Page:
Dreams wanting to come true

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By Rosie Godinez / Staff Writer

Edward Diaz / Asst. Photo Editor ( Students gather in front of the Martin Luther King building for a forum on AB5)

By Rosie Godinez / Staff Writer

On March 15 voices for the undocumented population gathered around the steps of Riverside City College’s Martin Luther King building in an effort to educate faculty and students about the AB540 measure and its appeal to the student population and communities of California.

Students, faculty and staff have seen the phrase AB540 written across numerous posters throughout campus and up pops the question, “What is AB540 and what does it mean?”

In 2001, California Legislature passed the Assembly Bill 540, which allows immigrant students who have lived in state for three or more years to qualify for instate tuition.

AB540 represents a considerable slash to the cost of tuition for undocumented students who pursue higher education.

In 2009/10 total average annual cost instates fees for an undergraduate full-time student at University of California was $9,285.

For non-resident students a grand total of $32,002 for total tuition fees at the same university.

At California State Universities undergraduate resident students pay $4,026 annually and non-resident students $11,160.

For California community colleges the annual fee for a resident is $480, versus $3,360 for non-resident students.

AB540 does not change a student’s immigration status and it does not provide  access to federal or state financial aid.

This measure contributes to the approval of the California D.R.E.A.M. Act and for the pursuit of higher education.

This is also a matter of whether California laws on immigration should be enforced, and if education for undocumented students should be allowed or disapproved for legalities and rights of American citizens.

 Supporters and Pro-AB540 students grabbed a microphone and began depicting what AB540 does for their dreams and what their purpose and motives are for the future of the undocumented population’s pursuit of higher education.

“You can do anything you set your mind to announced my teacher to my third grade classroom. In this country you have the liberty and even the possibility to become president of the United States,” said  RCC student Koatzin.

“They said you’re not going to end up no where, you can’t get financial aid, you can’t do this you can’t do that,” Koatzin said. “There are people that share these similarities and I am here along with these other students to prove them wrong.”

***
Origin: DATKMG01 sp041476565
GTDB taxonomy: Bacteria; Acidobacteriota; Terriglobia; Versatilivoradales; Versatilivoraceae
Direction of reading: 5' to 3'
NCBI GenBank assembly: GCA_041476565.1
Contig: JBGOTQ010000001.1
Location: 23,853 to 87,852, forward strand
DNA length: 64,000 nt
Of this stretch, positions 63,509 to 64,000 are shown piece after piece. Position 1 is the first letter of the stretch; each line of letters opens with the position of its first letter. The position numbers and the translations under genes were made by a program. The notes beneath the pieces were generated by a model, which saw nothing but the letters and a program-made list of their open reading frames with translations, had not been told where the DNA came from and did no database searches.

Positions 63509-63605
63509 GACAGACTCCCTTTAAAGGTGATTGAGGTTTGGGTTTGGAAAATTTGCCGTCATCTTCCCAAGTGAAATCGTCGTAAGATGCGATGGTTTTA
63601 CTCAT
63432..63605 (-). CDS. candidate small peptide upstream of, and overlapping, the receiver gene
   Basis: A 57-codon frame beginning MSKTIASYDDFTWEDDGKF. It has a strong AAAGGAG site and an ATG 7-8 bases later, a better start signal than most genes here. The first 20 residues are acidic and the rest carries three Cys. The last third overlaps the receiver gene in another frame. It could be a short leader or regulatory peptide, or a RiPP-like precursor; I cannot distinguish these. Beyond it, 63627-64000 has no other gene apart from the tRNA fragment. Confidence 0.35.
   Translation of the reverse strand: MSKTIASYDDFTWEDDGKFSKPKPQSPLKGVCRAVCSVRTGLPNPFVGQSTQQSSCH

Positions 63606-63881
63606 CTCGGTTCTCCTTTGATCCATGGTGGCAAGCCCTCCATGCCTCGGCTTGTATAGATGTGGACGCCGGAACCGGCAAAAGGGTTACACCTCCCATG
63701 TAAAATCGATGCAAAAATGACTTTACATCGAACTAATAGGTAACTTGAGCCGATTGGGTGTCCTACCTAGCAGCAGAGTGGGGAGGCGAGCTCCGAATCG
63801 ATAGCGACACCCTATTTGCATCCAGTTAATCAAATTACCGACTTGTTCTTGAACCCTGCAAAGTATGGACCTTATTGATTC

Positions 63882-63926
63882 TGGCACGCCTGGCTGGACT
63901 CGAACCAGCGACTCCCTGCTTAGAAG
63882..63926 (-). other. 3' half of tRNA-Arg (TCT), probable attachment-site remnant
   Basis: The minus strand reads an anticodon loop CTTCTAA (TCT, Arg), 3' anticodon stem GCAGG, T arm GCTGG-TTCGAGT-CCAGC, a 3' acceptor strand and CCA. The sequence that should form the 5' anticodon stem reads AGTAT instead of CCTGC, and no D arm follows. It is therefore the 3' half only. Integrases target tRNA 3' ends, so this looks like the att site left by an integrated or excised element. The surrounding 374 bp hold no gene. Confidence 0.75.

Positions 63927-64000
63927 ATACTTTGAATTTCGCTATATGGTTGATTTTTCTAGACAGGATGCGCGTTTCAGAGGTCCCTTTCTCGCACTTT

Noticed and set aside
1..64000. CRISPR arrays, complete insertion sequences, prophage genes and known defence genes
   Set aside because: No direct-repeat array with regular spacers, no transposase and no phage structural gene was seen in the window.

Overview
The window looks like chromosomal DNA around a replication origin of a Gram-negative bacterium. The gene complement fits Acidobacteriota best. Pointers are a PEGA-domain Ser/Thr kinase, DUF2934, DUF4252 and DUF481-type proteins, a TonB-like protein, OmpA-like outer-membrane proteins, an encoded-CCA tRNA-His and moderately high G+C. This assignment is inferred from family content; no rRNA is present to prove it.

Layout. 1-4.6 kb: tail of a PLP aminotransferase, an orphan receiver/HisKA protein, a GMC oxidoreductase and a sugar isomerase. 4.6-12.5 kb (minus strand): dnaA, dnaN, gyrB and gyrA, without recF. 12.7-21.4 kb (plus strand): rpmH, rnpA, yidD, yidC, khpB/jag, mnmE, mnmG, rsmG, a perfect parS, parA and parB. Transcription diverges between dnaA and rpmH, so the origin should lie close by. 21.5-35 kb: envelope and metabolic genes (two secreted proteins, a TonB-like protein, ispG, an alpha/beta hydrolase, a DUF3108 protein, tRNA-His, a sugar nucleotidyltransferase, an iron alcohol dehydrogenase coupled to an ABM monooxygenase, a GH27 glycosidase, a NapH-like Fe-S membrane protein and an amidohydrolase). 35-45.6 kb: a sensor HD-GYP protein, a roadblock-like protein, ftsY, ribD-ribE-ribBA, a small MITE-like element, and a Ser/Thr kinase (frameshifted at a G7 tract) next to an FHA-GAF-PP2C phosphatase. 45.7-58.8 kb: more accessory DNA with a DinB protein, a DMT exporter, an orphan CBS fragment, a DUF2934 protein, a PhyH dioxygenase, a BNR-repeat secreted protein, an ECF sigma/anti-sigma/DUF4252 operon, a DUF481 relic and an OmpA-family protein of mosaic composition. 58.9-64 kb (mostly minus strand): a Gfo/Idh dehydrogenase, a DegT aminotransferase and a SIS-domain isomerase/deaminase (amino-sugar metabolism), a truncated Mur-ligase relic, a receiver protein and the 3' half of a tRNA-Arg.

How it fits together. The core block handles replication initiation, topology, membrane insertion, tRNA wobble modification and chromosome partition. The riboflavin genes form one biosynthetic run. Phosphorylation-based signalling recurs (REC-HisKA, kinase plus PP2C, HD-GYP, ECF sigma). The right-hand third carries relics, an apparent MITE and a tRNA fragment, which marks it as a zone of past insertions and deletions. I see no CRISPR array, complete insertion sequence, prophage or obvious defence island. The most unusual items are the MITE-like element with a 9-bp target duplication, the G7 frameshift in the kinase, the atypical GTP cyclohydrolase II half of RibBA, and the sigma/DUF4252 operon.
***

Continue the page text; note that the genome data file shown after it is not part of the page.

Italia Garcia, student body president for AB540 club is in support of the California Dream Act.

“We want to make sure we create an open forum and open community to all the students who are undocumented and let them know we are unafraid,” said Garcia.

Activists opposed to AB540 are concerned with U.S. citizens being cheated by having to subsidize education of undocumented students that are breaking the law by being here.

“The main question everybody is asking ‘why are you here?’ We are not here to take over, to take up space or live off the government,” said Brandon Guzman, a UCLA graduating senior.

“We are here to live out our dreams and enrich society. Go out there and fight the fight,” Guzman said.

The California Dream Act would allow U.S. Citizens and undocumented AB540 students to apply for financial aid administered by campus at the California State, University of California and Community Colleges. The D.R.E.A.M. Act would also allow qualified AB540 students to apply for the Board of Governor’s (B.O.G) fee waiver.

Adrian Landa took the Microphone at the forum.

“I don’t think I can speak to the experience we go through, we live in the shadows, and that’s not an exaggeration because we have to constantly be worried about possibly being deported,” said Landa.

Opposed activists argue that amnesty should not be given to undocumented aliens and allow them to take financial aid when they are illegally here, when classes are already being cut and disbursement for student grants and funding is under consideration for being drastically reduced, in regards to Pell Grant.

“The Pell Grant Program, widely considered to be the backbone of financial aid to the country’s most needy students, was subject to a decrease in funding as part of a Continuing Resolution (H.R. 1), which cleared the House last month and cut about $60 billion from the federal budget. Lawmakers levied a $5.7 billion cut to the Pell Grant Program.” http://www.usnews.com/education.

The Dream Act was re-introduced but failed to advance to the Senate floor and was blocked on December 18, 2010.

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